University of Dundee

BBSRC EASTBIO PhD Programme: Novel anti-bacterial toxins: mode of action and delivery between cells

Many bacterial pathogens use the Type VI secretion system (T6SS) nanomachine to fire toxic ‘effector’ proteins directly into target cells. It is becoming increasingly apparent that the T6SS plays a key role in the virulence and competitiveness of diverse Gram-negative bacteria, including important human pathogens. Pathogens can use T6SSs to directly target eukaryotic organisms, as classical virulence factors. Alternatively, many pathogens can use T6SSs to target other bacterial cells, killing or inhibiting rivals. ‘Anti-bacterial’ T6SSs thus provide a competitive mechanism to allow pathogens to proliferate in polymicrobial infection sites or environmental reservoirs and ultimately cause disease. Anti-bacterial T6SSs inject toxic proteins into target bacterial cells, efficiently killing them or inhibiting their growth. Recent work in the field, including from our lab, suggests that different T6SSs secrete multiple, diverse and novel anti-bacterial toxins. Whilst several broad classes have been functionally characterised to date, particularly enzymic toxins attacking the bacterial cell wall, nucleic acid or cell membrane, many other toxins appear unrelated to known proteins. It is important to discover the vulnerable cellular targets of such toxins since they may reveal new targets for antibiotic or other drug design; the toxins may also represent valuable research tools to understand basic bacterial physiology.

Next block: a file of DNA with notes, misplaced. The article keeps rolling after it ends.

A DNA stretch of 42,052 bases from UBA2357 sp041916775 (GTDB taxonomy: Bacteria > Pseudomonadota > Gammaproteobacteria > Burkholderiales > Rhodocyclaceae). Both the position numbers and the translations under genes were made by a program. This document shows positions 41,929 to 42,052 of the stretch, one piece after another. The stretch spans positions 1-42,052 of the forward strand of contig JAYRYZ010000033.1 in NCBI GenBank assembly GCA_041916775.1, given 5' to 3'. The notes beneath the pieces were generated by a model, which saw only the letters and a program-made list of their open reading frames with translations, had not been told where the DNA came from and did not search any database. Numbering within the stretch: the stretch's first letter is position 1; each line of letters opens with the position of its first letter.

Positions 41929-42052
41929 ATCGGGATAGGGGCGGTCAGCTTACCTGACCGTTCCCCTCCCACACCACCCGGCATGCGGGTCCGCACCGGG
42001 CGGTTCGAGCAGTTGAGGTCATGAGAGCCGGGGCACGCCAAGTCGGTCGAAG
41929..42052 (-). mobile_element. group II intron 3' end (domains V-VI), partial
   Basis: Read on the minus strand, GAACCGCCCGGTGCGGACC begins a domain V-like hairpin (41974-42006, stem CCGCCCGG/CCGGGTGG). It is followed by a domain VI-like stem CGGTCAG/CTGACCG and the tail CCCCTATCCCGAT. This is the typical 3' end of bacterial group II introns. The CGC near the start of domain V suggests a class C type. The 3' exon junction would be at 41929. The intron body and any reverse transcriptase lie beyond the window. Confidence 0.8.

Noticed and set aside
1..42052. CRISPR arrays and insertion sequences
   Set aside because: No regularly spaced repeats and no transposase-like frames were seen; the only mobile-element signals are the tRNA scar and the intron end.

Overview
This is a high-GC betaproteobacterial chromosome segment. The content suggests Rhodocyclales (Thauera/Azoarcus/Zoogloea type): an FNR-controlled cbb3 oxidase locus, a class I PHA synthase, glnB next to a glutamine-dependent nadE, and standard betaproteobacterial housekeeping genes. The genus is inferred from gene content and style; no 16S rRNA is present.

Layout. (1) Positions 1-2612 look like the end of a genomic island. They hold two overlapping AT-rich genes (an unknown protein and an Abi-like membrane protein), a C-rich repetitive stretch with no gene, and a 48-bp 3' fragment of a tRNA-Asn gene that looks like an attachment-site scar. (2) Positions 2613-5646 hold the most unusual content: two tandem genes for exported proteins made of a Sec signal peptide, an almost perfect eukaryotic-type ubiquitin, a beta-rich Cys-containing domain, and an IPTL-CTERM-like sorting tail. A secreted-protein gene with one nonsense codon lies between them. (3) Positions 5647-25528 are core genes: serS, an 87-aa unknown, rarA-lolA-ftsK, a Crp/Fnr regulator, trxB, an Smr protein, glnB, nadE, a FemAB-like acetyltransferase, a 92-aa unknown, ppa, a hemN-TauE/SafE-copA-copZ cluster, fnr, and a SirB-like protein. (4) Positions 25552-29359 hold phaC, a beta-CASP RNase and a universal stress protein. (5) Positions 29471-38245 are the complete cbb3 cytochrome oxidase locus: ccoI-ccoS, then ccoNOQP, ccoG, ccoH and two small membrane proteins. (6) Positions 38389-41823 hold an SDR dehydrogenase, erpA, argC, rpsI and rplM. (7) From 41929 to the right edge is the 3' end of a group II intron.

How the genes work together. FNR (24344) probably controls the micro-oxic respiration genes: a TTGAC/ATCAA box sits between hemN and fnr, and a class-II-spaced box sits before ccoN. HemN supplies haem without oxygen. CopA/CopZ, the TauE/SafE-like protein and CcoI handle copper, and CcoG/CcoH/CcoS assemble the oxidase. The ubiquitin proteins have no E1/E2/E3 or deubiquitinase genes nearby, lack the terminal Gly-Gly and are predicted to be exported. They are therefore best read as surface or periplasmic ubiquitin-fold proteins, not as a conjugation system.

In the SJC lab, we have identified new T6SS-secreted anti-bacterial toxins which do not fall into the previously described classes. Therefore their mode of action and cellular target in susceptible cells is unknown. The focus of this PhD project will be to study one (or more) of these new toxins in order to determine: (1) its mode of toxicity and cellular target in susceptible cells; (2) its pathway of secretion and any cellular functions of the target cell which are required in order for the toxin to exert its effect; (3) how self-resistance or ‘immunity’ to the toxin in the secreting cell is achieved; and (4) distribution of related toxins in different organisms. In order to tackle part (1) and inform on the remaining parts, the molecular bacteriology expertise of the SJC lab will be complemented by the target discovery expertise of the SW lab, who utilise state-of-the-art chemical biology and other approaches to determine the mode of action of new anti-parasite and anti-microbial compounds.

This project will provide research training in a broad-spectrum of molecular microbiological techniques, including: molecular biology and genetic analyses; protein purification and biochemical assays; microscopy and other cell biological approaches. The student will further utilise state-of-the-art chemical biology strategies, including thermal shift proteomics – an unbiased, label-free method to search for the targets of drugs or in this instance T6SS-secreted anti-bacterial toxins. Advanced transcriptomics and genomics approaches are also available in the host or collaborating labs, as required. The student will have many opportunities to present their work at internal and external meetings and to interact with other research groups.